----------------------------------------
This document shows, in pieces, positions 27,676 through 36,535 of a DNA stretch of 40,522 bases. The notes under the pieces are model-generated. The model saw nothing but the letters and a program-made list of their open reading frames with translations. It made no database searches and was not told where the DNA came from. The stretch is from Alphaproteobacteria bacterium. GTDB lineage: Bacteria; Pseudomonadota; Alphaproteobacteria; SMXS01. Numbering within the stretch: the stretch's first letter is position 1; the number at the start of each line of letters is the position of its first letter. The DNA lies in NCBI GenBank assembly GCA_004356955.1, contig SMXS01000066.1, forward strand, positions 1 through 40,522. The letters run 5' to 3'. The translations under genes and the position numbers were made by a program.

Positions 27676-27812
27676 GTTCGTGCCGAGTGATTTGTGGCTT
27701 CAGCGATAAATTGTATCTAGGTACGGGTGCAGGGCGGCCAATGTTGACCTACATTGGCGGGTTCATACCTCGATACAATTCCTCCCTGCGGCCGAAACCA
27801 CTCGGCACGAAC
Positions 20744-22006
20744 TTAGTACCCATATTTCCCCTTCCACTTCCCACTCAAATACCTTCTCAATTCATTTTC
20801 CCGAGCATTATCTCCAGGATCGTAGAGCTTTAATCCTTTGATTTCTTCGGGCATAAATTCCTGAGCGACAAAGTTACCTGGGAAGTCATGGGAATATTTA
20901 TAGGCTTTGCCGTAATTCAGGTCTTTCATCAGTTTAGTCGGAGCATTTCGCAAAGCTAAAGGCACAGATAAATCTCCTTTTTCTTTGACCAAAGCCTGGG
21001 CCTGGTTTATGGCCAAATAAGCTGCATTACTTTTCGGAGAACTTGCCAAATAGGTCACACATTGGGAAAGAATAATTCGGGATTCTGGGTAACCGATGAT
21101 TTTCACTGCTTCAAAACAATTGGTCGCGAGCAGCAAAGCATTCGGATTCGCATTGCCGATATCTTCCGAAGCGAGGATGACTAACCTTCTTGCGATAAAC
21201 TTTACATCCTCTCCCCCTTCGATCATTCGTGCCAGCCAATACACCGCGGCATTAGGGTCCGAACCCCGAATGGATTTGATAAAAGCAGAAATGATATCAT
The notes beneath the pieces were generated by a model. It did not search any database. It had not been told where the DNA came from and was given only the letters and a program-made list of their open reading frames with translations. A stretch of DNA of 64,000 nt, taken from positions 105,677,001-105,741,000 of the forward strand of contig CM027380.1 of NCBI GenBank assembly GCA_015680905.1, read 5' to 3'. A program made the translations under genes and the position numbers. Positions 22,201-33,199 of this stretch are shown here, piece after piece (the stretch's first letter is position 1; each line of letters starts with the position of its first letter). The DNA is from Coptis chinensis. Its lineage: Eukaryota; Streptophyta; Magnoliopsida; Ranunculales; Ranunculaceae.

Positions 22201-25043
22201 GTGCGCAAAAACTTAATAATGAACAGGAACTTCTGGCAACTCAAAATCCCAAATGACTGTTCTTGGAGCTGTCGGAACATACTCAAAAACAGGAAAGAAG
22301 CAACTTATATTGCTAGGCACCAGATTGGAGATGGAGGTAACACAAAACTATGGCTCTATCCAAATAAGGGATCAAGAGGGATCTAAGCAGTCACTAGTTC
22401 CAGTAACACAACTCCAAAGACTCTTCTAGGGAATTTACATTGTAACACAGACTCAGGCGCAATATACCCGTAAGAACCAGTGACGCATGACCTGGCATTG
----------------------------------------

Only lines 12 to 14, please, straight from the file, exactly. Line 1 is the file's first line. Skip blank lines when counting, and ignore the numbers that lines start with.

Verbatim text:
21201 TTTACATCCTCTCCCCCTTCGATCATTCGTGCCAGCCAATACACCGCGGCATTAGGGTCCGAACCCCGAATGGATTTGATAAAAGCAGAAATGATATCAT
The notes beneath the pieces were generated by a model. It did not search any database. It had not been told where the DNA came from and was given only the letters and a program-made list of their open reading frames with translations. A stretch of DNA of 64,000 nt, taken from positions 105,677,001-105,741,000 of the forward strand of contig CM027380.1 of NCBI GenBank assembly GCA_015680905.1, read 5' to 3'. A program made the translations under genes and the position numbers. Positions 22,201-33,199 of this stretch are shown here, piece after piece (the stretch's first letter is position 1; each line of letters starts with the position of its first letter). The DNA is from Coptis chinensis. Its lineage: Eukaryota; Streptophyta; Magnoliopsida; Ranunculales; Ranunculaceae.

Positions 22201-25043